He’s a Fort Collins resident who’s grateful to live in such an incredible place. From Horsetooth Reservoir to Cameron Pass, Gordon and his wife Jess love to run, hike, ski, and otherwise explore the natural wonders of Northern Colorado. Outdoors aside, Gordon McLaughlin knows it’s the people that make this area great, and his passions lie in supporting our community. A volunteer who donates his time to organizations like the Food Bank of Larimer County and Bike Fort Collins, Gordon is deeply invested in our community, and is working to ensure that it remains an exceptional place to live.
Whether it is learning a new cooking method, how to weld, or how to operate a sewing machine, Mitch's innate curiosity and his desire to learn and understand how things work are never ending. If you don’t find Mitch in the kitchen, he might be out in the garage rebuilding an old car engine, or standing in a river waving around a fly rod. Mitch and his wife Emily live in Fort Collins, where they have raised five wonderful children.
Gordon McLaughlin: Yes!
YGR: If so, what type of riding do you do?
Gordon McLaughlin: I commute to work almost every day by bike and bike around town frequently for errands, coffee, meetings, etc.
I also cycle recreationally. I ride road, mountain and gravel. I’ve had a nagging neck issue the last few years and haven’t been able to get long rides in as much, but I’ve been out on all three formats quite a bit this summer: mountain biking in Horsetooth and the Snowies, riding my road bike on the dams and up north of town, and taking the gravel bike out east and along the bike paths.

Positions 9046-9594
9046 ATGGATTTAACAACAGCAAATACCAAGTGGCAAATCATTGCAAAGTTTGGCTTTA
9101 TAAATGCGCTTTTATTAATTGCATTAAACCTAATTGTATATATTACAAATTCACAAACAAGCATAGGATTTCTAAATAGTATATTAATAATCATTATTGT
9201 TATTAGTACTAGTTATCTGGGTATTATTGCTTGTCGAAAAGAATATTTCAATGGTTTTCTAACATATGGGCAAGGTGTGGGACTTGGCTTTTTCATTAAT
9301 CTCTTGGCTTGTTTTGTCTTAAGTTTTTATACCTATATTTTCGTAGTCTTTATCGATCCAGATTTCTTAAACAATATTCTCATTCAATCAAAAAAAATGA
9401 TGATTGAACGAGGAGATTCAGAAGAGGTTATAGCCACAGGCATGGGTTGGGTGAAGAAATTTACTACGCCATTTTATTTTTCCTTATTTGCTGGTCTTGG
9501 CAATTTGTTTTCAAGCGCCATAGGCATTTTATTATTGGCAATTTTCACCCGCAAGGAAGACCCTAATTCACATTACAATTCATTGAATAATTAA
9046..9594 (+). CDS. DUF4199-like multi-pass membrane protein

YGR: If so, are you involved in the cycling community?
Gordon McLaughlin: Yes. I’ve been on the board of Bike Fort Collins for about 6 years, most of that time as Vice President of the Board.
YGR: If so, have you taken part in any local events or races?
Gordon McLaughlin: I raced a couple of cross events in town some years ago. I got beat pretty bad but they were lots of fun. I used to dabble in triathlons as well, but I’m a terrible swimmer, so that didn’t last long. My neck injury eventually led to less time in the saddle and I haven’t raced on the bike in several years. I do still spectate races locally, including the races at New Belgium.
YGR: If so, have you or your family had first hand experience with aggressive or negligent drivers while you/they were riding?
Gordon McLaughlin: Yes. A number of years ago I was hit by a car while commuting in Boulder. Luckily, it was a very low speed crash and I was ok. It was essentially a right-hook, and the driver felt bad, they were not aggressive. But that was very scary nonetheless. Had I not been anticipating drivers making those illegal and reckless decisions, it would have been a significantly worse result.